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type 2 dm and artificial sugar

Christopher Gardner
PURPOSE OF REVIEW: Intake of added sugars in the American diet is high and has been linked to weight gain and adverse effects on glycemic control and diabetes. Several national health organizations recommend decreasing added sugars intake. Among the many strategies to consider to achieve this reduction is substitution with non-nutritive sweeteners (NNS - artificial sweeteners and stevia). The purpose of this review is to critically examine existing evidence for this strategy. RECENT FINDINGS: Short-term intervention studies suggest that NNS, when substituted for added sugars, may be useful in supporting energy intake reduction, and promoting glycemic control and weight management...
February 2014: Current Opinion in Lipidology
Mark A Pereira, Andrew O Odegaard
The sweeteners in artificially sweetened beverages (ASB) are potent stimulators of sweetness on the palate, yet contain no energy. This "mismatch" between sweetness and energy in ASB has raised concern about metabolism and health. This article provides a review of the recent literature on the effect of ASB on cardiometabolic risk factors and disease. Physiologic mechanisms are discussed, as well as epidemiologic studies. Prospective studies of ASB intake and the risk of obesity, diabetes, and cardiovascular disease have revealed inconsistent results...
December 2013: Current Atherosclerosis Reports
Konstantina Argyri, Alexios Sotiropoulos, Eirini Psarou, Athanasia Papazafiropoulou, Antonios Zampelas, Maria Kapsokefalou
BACKGROUND: Dessert compositions may conform to diabetic diet when it contains low sugar or artificial sweetener to replace sugar. However, it is still questionable whether glycemic control in type 2 diabetes patients is improved by the use of diet-conforming dessert compositions. OBJECTIVE: To compare, in type 2 diabetes patients, the glycemic, insulin, and C-peptide responses to seven modified dessert compositions for diabetics (D-dessert) with the response to seven similar desserts of non-modified composition, used as control desserts (C-dessert)...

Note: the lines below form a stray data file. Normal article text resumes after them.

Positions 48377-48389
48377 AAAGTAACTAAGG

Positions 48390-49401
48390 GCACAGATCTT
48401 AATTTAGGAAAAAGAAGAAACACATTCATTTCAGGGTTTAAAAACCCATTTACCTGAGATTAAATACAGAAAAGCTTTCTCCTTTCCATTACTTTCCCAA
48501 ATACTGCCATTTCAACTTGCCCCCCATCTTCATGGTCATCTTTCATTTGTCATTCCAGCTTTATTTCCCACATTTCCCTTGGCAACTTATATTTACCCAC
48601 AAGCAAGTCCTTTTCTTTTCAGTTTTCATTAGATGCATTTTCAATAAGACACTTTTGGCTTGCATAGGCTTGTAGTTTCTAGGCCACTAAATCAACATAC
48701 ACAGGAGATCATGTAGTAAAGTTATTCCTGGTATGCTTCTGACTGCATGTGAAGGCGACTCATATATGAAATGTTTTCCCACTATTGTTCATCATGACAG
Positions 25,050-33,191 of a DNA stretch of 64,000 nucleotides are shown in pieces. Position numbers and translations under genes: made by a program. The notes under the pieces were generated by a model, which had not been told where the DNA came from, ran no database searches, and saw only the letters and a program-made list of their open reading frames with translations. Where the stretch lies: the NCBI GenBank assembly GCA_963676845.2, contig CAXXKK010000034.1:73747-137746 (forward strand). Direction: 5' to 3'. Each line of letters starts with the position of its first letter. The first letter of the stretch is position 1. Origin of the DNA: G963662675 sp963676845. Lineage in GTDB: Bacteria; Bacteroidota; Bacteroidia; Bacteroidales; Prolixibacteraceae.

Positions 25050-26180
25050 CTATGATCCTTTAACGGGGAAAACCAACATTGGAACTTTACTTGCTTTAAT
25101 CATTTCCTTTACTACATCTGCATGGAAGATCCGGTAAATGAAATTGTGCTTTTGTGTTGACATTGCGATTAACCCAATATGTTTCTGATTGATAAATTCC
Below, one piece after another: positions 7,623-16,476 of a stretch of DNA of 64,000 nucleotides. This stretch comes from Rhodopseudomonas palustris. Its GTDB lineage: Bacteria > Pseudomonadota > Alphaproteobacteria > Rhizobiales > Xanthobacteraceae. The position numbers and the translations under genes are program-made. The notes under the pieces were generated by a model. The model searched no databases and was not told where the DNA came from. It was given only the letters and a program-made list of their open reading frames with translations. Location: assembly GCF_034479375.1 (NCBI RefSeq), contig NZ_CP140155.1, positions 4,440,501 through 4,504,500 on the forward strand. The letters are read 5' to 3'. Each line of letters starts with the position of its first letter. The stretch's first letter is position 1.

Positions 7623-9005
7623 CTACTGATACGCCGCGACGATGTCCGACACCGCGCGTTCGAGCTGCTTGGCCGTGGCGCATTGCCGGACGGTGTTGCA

2013: Review of Diabetic Studies: RDS
Susan E Swithers
The negative impact of consuming sugar-sweetened beverages on weight and other health outcomes has been increasingly recognized; therefore, many people have turned to high-intensity sweeteners like aspartame, sucralose, and saccharin as a way to reduce the risk of these consequences. However, accumulating evidence suggests that frequent consumers of these sugar substitutes may also be at increased risk of excessive weight gain, metabolic syndrome, type 2 diabetes, and cardiovascular disease. This paper discusses these findings and considers the hypothesis that consuming sweet-tasting but noncaloric or reduced-calorie food and beverages interferes with learned responses that normally contribute to glucose and energy homeostasis...
September 2013: Trends in Endocrinology and Metabolism: TEM
Padmini Shankar, Suman Ahuja, Krishnan Sriram
Obesity has become an epidemic, not just in the United States, but also across the globe. Obesity is a result of many factors including poor dietary habits, inadequate physical activity, hormonal issues, and sedentary lifestyle, as well as many psychological issues. Direct and indirect costs associated with obesity-related morbidity and mortality have been estimated to be in the billions of dollars. Of the many avenues for treatment, dietary interventions are the most common. Numerous diets have been popularized in the media, with most being fads having little to no scientific evidence to validate their effectiveness...